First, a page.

My coincidence of note occurred in 1996. I was driving from my home in the suburbs to a downtown Atlanta location. I had to drop off a grant application that I wrote for a large, well-known nonprofit. The deadline was at noon that day.
I started out with plenty of time. En route, a driver rear-ended me on I-85. My car was totaled. The Atlanta Police took 30 minutes to get to the scene. On my flip phone, I called the director of the non-profit telling her about the accident and that when the police were finished I would get off the interstate and get a cab. By the time the police did their thing, I was told I had to wait for the tow trucks to come because the driver needed to know where to take the car. By this time I was frantic. It was cold that day and I was frozen. Time went by. The United Way had a hard deadline and at 11:30 I was still at the scene of the accident. I wasn’t going to make it.
Needless to say, traffic backed up all six lanes. It was awful. Then I notice a neighbor and close friend of mine in the traffic, in the lane next to the accident. My friend waited with me, the tow truck came and she drove me to the nonprofit. We got there at 11:55.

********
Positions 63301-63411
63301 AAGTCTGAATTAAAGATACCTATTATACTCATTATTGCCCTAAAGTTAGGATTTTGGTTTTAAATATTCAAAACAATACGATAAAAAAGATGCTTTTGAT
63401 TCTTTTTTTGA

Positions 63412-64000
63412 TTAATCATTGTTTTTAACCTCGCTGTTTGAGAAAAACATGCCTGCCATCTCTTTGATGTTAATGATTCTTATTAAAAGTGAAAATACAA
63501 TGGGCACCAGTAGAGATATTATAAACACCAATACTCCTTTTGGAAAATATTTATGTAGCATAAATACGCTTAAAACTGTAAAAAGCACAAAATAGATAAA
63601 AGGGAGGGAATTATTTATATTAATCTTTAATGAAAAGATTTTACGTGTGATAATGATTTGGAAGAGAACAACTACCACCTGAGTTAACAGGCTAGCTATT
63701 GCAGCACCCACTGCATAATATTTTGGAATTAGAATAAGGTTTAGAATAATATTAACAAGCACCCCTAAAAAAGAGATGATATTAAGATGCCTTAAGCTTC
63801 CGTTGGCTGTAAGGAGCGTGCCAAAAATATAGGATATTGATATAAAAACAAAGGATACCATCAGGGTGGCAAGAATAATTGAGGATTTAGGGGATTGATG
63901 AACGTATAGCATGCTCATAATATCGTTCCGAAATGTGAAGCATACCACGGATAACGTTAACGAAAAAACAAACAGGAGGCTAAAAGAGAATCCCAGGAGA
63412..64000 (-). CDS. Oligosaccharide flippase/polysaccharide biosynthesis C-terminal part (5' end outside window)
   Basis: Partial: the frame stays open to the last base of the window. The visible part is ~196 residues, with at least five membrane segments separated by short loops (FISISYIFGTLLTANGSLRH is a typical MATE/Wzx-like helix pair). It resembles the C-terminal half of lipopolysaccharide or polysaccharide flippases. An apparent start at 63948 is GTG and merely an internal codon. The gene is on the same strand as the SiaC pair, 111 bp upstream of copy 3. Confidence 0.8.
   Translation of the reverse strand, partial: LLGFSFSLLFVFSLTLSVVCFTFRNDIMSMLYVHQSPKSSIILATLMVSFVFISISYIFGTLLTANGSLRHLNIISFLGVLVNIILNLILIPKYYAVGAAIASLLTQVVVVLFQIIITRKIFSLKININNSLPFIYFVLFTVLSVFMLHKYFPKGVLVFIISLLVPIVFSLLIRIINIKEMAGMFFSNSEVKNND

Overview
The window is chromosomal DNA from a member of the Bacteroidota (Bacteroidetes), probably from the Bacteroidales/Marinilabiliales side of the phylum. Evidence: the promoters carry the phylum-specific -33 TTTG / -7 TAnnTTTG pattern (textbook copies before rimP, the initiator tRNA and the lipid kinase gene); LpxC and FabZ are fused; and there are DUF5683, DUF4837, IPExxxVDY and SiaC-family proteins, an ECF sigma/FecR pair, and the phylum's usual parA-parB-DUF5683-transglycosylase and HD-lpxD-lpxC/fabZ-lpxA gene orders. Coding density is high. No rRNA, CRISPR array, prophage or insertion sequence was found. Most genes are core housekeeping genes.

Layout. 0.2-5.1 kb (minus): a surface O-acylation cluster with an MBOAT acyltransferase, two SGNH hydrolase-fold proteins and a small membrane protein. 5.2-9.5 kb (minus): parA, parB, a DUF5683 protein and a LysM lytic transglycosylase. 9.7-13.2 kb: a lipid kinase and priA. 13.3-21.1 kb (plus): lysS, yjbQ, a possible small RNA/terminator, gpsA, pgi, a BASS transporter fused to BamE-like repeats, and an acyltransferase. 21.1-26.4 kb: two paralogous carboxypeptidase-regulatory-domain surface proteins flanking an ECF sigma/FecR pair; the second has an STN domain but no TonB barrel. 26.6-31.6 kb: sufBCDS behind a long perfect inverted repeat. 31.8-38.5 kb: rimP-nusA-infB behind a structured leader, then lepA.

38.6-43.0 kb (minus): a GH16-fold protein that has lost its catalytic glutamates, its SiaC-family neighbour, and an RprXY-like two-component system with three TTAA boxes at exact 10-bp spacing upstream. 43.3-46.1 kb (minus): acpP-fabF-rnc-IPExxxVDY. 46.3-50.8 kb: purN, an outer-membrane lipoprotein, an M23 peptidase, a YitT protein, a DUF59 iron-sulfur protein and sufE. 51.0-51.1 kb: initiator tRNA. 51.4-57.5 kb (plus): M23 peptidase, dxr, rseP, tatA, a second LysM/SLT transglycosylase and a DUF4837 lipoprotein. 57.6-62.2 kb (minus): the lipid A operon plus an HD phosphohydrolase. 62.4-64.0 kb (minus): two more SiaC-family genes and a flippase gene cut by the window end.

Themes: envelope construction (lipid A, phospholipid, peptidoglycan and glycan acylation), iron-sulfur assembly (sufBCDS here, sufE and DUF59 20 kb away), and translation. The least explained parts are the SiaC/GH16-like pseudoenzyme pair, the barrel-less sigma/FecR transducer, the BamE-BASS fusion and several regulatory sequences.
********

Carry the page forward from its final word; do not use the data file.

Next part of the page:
Now even this is not the whole story. While my friend and I were en route, she told me that she had been to a morning meeting in the suburbs. The meeting ran late. She got in her car to head into her office downtown, but something stopped her from starting the car. She couldn’t explain what it was, but she felt compelled to eat her lunch in the car. She never ate in her car. She wasn’t hungry.
Then, once she had finished eating, she decided to drive on the interstate — which she rarely did, but she was going to be late for another meeting. It would be faster. No such luck. She became stuck in the horrible traffic caused by my own accident. She dodged in and out of lanes trying to get ahead. She ended up in the lane next to the cars. She saw me standing between the two cars. She pulled up in the lane in front of the cars, got out, and yelled my name.
We couldn’t believe that in a metro area of six million in 1996, she would be there to help me.
To this day, she and I recount how weird the incident was. Why did she feel she had to eat in the car before determining she would take the interstate? Her day and routine were disrupted. She believes that she was compelled to further disrupt the day.
The outcome was that the grant was submitted on time, and the non-profit received all its requested funds. Something odd was at work that day. That’s the true story.
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